"'In my 30year history in the Drug Enforcement Administration and related
agencies, the major targets of my investigations almost invariably turned
out to be working for the CIA'. This is what Dennis Dayle, former chief of
an elite DEA enforcement unit says. The CIA has had a long and virtually continuous
involvement with drug trafficking since the end of World War II.
1947 to 1951, France
"CIA arms, money, and disinformation enabled Corsican criminal syndicates
in Marseilles to wrest control of labor unions from the Communist Party. The
Corsicans gained political influence and control over the docks - an ideal
situation for the CIA in cementing a long-term partnership with Mafia drug
distributors which turned Marseilles into the postwar heroin capital of the
Western world. Marseilles' first heroin laboratories were opened in 1951,
only months after the Corsicans took over the waterfront.
Early 1950s, Southeast Asia
"The Nationalist Chinese army, organized by the CIA to wage war against Communist
China, became the opium baron of The Golden Triangle (parts of Burma, Thailand,
and Laos), the world's largest source of opium and heroin. Air America, the
CIA's principal proprietary airline, flew the drugs all over Southeast Asia.
1950s to early 1970s, Indochina
"During U.S. military involvement in Laos and other parts of Indochina, Air
America flew opium and heroin throughout the area. Many GI's in Vietnam became
addicts. A laboratory built at CIA headquarters in northern Laos was used
to refine heroin. After a decade of American military intervention, Southeast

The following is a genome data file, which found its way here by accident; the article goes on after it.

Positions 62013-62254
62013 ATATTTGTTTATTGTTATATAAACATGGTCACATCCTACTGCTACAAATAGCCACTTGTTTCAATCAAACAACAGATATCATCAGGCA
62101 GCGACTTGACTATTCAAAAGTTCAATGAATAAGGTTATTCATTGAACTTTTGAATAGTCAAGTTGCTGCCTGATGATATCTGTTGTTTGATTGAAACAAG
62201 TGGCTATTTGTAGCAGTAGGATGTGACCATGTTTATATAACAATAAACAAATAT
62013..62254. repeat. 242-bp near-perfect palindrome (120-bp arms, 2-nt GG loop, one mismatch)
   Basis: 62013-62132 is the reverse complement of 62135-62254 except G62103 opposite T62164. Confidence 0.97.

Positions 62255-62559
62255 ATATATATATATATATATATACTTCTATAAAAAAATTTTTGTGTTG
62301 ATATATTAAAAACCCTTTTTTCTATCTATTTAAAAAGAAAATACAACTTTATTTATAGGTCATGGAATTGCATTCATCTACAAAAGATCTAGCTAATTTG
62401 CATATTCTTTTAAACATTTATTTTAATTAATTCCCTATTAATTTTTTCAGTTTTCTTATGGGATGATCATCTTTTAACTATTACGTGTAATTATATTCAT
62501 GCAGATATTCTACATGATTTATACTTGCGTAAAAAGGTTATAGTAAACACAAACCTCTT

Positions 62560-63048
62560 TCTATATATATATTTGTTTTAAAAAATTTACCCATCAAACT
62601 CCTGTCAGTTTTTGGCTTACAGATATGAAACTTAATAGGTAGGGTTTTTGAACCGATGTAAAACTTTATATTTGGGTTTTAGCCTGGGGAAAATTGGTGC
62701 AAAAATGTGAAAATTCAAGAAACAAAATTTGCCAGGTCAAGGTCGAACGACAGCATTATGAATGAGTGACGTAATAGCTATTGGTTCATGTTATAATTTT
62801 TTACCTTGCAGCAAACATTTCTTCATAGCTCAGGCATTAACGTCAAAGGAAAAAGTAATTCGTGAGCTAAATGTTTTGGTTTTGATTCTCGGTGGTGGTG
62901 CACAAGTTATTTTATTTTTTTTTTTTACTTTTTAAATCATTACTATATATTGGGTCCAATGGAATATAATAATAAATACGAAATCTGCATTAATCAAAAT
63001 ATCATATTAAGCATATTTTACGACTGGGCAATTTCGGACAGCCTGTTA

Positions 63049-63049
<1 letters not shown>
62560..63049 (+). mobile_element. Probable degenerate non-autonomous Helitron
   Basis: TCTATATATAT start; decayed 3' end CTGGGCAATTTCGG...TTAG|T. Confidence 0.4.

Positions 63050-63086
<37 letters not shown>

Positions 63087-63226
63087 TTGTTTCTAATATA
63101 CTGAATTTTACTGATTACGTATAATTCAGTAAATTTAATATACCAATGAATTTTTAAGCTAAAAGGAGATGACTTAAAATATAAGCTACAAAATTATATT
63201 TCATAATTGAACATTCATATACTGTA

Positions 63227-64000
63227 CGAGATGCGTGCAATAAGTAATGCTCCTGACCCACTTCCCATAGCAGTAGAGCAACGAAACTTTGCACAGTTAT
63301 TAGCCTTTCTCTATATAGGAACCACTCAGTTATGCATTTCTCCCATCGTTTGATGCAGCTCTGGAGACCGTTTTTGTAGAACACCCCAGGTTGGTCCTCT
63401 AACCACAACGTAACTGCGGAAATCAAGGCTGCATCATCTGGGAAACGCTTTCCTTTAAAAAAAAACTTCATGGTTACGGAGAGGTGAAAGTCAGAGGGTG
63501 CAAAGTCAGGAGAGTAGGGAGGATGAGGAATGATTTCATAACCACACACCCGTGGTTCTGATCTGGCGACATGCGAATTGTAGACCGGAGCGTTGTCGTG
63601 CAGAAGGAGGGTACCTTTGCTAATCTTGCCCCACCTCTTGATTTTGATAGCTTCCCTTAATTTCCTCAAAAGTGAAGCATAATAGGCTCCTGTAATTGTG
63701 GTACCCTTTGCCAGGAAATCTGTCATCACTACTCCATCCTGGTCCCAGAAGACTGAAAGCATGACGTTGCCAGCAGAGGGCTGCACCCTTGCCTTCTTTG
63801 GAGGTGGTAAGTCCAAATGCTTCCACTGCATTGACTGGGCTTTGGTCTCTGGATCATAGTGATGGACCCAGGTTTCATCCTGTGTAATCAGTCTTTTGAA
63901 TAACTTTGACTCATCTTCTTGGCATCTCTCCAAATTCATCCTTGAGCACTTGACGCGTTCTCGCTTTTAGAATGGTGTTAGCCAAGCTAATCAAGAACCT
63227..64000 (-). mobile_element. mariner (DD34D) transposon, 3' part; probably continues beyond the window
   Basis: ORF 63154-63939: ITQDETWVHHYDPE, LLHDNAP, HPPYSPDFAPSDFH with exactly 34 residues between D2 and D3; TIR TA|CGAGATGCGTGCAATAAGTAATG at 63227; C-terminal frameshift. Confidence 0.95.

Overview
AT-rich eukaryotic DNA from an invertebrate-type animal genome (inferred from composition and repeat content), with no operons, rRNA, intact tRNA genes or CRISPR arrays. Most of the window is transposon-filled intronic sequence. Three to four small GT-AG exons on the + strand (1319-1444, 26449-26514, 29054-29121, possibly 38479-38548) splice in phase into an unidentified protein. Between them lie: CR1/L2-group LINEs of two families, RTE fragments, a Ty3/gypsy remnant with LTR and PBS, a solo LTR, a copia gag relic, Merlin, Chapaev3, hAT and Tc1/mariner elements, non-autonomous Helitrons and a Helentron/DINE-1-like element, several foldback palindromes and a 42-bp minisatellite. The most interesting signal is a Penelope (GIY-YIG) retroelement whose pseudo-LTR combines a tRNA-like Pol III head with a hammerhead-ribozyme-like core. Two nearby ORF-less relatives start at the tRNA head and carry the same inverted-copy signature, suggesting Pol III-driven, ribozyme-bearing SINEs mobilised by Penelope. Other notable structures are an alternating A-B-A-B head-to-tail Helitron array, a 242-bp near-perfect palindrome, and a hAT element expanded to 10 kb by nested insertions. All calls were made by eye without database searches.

Asia had become the source of 70 percent of the world's illicit opium and
the major supplier of raw materials for America's booming heroin market.
1973 to 1980, Australia
Nugan Hand Bank of Sydney (which the Bush family was involved with - please
see our article, "A Woman Riding the Beast Going Forth Conquering and to Conquer")
was a CIA bank in all but name. Among its officers were a network of U.S.
generals, admirals and CIA men, including former CIA Director William Colby,
who was also one of its lawyers. With branches in Saudi Arabia, Europe, Southeast
Asia, South America and the U.S., Nugan Hand Bank financed drug trafficking,
money laundering and international arms dealing. In 1980, amidst several mysterious
deaths, the bank collapsed, $50 million in debt.
1970s and 1980s, Panama
"For more than a decade, Panamanian strongman Manuel Noriega was a
highly paid CIA asset and collaborator, despite knowledge by U.S.
drug authorities as early as 1971 that the general was heavily involved
in drug trafficking and money laundering. Noriega facilitated "guns-for-drugs"
flights for the contras, providing protection and pilots, safe havens
for drug cartel officials, and discreet banking facilities. U.S. officials,
including then-CIA Director William Webster and several DEA officers,
sent Noriega letters of praise for efforts to thwart drug trafficking
(albeit only against competitors of his Medellín cartel patrons).
"The U.S. government only turned against Noriega, invading Panama in December
1989 and kidnapping the general, once they discovered he was providing intelligence
and services to the Cubans and Sandinistas. Ironically, drug trafficking through
Panama increased after the U.S. invasion.
1980s, Central America
"The San Jose Mercury News series documents just one thread
of the interwoven operations linking the CIA, the contras,
and the cocaine cartels. Obsessed with overthrowing the leftist
Sandinista government in Nicaragua, Reagan administration
officials tolerated drug trafficking as long as the traffickers
gave support to the contras. In 1989, the Senate Subcommittee
on Terrorism, Narcotics, and International Operations (the
Kerry committee) concluded a three-year investigation by stating:
"There was substantial evidence of drug smuggling through
the war zones on the part of individual contras, contra suppliers,
contra pilots, mercenaries who worked with the contras, and
contra supporters throughout the region ...
"U.S. officials involved in Central America failed to address the drug issue
for fear of jeopardizing the war efforts against Nicaragua ... In each case,